Do women need to adopt “male” characteristics for their voices to be heard?
“From the time you’re born, you’re told not to speak when men are present. When I go to my village and talk, they know me. They know I was a minister, and I am a senator, so I can speak; I am considered as a man. But if another woman gets up to talk, they say, ‘What about that one? Who is she to talk?’ But slowly, slowly things will change.”
—Legislator Odette Nyiramilimo, in Rwandan Women Rising, p. 322
In the past, when women fought their way to the top of organizations, they often had to adopt a “masculine style,” violating the social norm of female “niceness.” Now, however, with the information revolution and democratization demanding more participatory leadership, the “feminine style” is becoming a path to more effective leadership. In order to lead successfully, men will not only have to value this style in their women colleagues, but will also have to master the same skills.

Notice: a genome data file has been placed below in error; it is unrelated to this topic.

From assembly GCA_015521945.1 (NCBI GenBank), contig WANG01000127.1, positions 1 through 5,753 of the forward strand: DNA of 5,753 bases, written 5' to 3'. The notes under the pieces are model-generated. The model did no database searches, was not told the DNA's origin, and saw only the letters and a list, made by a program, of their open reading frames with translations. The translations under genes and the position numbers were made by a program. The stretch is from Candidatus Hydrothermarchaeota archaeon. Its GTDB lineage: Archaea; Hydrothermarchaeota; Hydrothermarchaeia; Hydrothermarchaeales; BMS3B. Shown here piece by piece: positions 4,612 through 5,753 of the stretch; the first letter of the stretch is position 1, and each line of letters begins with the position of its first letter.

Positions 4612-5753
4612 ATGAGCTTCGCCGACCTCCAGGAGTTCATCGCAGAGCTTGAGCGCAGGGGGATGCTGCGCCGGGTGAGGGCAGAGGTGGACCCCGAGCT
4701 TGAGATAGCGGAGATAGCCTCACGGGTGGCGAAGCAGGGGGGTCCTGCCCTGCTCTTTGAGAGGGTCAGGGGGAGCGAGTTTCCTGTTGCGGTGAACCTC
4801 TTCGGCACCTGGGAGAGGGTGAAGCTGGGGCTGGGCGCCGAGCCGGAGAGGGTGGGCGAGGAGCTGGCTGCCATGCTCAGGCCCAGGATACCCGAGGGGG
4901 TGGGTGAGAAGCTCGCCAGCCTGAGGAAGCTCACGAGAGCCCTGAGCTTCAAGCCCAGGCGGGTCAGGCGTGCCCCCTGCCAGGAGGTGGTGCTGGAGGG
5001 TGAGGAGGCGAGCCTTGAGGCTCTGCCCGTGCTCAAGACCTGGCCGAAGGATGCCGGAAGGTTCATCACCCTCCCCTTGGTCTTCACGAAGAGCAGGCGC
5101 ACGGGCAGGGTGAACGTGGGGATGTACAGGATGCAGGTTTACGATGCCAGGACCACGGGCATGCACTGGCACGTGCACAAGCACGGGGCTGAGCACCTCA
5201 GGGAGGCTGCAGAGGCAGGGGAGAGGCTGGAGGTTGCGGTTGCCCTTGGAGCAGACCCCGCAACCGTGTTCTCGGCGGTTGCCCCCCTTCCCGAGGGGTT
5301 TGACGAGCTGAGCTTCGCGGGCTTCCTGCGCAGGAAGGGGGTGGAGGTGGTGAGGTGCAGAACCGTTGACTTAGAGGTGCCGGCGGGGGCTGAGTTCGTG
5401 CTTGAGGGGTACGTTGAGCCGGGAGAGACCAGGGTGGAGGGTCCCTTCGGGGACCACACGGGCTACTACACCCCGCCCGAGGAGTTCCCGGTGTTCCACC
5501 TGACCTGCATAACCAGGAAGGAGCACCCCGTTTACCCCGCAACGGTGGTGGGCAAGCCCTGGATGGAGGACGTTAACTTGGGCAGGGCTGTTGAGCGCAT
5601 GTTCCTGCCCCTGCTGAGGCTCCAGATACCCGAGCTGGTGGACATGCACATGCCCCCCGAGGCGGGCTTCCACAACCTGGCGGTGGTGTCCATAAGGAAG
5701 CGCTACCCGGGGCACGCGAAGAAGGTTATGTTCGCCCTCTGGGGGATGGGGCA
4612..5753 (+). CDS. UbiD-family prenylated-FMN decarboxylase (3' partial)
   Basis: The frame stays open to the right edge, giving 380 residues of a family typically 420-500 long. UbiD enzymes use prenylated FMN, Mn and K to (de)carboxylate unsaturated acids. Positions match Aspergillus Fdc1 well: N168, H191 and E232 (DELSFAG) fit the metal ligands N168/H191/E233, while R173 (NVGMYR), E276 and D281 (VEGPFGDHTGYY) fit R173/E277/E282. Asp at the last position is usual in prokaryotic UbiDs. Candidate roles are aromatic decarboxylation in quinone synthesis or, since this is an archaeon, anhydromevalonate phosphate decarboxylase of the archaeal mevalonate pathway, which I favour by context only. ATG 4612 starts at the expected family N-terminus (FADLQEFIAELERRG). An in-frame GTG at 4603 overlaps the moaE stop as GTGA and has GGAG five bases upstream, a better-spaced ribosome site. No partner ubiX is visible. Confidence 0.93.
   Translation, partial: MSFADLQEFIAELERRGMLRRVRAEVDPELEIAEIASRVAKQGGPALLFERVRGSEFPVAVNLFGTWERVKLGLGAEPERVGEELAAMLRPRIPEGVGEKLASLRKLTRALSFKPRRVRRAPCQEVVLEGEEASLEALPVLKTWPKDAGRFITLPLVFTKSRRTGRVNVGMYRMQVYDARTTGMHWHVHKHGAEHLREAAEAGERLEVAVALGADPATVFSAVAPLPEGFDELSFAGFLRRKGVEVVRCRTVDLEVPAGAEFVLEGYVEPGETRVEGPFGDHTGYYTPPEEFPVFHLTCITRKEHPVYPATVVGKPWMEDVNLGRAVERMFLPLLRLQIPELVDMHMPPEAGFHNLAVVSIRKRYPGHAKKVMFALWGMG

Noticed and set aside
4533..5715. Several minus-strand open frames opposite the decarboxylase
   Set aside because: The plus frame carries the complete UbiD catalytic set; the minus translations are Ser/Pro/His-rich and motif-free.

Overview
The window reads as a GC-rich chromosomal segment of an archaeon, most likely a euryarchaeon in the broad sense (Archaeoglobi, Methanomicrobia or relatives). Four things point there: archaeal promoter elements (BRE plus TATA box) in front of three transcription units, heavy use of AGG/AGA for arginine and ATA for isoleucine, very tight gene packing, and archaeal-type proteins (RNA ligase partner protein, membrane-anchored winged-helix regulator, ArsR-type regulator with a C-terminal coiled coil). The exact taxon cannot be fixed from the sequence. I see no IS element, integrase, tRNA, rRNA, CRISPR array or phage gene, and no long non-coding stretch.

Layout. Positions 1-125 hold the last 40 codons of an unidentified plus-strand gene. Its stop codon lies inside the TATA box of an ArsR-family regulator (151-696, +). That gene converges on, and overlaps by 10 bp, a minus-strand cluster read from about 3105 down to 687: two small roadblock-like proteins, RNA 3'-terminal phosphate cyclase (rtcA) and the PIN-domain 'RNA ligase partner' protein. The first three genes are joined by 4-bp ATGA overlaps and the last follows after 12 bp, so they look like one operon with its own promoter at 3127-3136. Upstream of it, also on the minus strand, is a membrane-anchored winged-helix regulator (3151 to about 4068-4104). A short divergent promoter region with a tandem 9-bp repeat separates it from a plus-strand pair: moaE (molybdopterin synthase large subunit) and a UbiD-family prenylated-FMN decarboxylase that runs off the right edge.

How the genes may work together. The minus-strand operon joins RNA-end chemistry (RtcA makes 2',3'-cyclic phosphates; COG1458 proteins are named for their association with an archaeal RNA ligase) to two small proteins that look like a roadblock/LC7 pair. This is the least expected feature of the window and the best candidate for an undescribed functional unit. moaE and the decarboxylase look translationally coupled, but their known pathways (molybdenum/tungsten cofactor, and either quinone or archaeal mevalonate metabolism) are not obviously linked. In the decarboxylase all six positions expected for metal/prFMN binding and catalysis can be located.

—Joseph Nye, When Women Lead (2012)
- How do we transform society so that a woman’s voice is accepted as legitimate? And not just the voice of a woman who is perceived as a man?
- Can women, as Joseph Nye suggests, start to lend their feminine traits to leadership instead of adopting masculine styles, as they have in the past?